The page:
Obama and Romney fight about US economy at debate
Updated: 2012-10-04 11:38
Romney needs victory more
Romney was in need of a victory at the debate to help him put his campaign back on a positive footing after a rocky few weeks.
The former Massachusetts governor was damaged by a hidden-camera videotape in which he said 47 percent of voters were dependent on government and unlikely to support him.
Obama, holding a slight edge in national polls and leading Romney in some swing states where the election will be decided, was looking in the debate to do avoid harming his position as the apparent front-runner.
The debate moderated by PBS anchor Jim Lehrer was the best opportunity to date to reach large numbers of voters in an unfiltered way, with an estimated television audience of 60 million possible.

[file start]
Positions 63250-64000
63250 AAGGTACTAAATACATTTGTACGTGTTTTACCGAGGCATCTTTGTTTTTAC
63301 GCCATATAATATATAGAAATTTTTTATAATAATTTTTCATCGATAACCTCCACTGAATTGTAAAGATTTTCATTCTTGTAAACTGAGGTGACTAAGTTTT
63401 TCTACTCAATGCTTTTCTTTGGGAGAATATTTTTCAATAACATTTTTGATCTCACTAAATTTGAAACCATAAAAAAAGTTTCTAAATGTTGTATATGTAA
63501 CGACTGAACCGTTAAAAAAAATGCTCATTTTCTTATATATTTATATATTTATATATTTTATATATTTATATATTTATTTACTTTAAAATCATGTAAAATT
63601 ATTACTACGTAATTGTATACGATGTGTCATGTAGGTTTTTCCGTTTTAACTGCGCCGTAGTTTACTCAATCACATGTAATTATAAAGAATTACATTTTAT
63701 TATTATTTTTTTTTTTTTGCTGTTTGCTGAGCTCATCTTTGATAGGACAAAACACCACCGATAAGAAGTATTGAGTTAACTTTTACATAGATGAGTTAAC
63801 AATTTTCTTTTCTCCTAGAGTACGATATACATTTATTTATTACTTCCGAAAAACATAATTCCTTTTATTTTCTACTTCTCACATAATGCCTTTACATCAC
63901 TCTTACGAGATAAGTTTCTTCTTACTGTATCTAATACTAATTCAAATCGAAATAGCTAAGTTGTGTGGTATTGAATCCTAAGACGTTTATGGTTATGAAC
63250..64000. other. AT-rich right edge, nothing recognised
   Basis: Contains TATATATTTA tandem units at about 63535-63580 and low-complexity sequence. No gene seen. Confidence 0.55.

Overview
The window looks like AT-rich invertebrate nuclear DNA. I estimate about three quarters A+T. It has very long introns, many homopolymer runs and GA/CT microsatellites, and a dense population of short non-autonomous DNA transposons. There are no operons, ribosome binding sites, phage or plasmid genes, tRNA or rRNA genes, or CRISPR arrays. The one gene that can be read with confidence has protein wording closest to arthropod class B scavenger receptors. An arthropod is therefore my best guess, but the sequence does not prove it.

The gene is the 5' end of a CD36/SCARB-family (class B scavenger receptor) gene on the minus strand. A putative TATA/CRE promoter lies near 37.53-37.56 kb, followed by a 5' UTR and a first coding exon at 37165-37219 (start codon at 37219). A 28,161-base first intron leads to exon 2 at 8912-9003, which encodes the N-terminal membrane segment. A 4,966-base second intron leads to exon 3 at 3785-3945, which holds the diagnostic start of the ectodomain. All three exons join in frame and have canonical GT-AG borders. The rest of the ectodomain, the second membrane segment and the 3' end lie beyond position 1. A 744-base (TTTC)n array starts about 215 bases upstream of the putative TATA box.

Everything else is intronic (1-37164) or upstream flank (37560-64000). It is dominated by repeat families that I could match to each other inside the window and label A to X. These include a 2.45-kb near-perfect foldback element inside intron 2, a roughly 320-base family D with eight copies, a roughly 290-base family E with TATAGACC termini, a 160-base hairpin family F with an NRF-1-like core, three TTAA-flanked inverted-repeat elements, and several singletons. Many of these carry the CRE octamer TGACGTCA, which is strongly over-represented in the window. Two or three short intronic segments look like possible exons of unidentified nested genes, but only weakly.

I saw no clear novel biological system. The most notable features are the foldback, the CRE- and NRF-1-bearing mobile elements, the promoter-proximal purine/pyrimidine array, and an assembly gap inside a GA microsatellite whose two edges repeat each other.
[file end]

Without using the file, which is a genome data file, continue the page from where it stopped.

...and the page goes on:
President Barack Obama embraces his wife Michelle (L) as Republican presidential nominee Mitt Romney embraces his wife Ann while moderator Jim Lehrer (R) looks on at the end of the first presidential debate in Denver, Oct 3, 2012. [Photo/Agencies]
Both men have been under pressure to provide more specific details on how to get America's economy surging again after a prolonged recovery from recession.
Obama charged that Romney's plan to reduce income taxes by 20 percent across the board and eliminate some tax deductions would leave middle-class Americans paying more taxes, an allegation that Romney vociferously denied.
"The fact is that if you are lowering the rates the way you described, Governor, then it is not possible to come up with enough deductions and loopholes that only affect high-income individuals to avoid either raising the deficit or burdening the middle class. It's - it's math. It's arithmetic," Obama said.
Replied Romney, "Virtually everything he said about my tax plan is inaccurate."
The debate was the first of three such face-offs scheduled in the next four weeks. Biden and Romney's running mate, US Representative Paul Ryan, will also debate once, on Oct 11.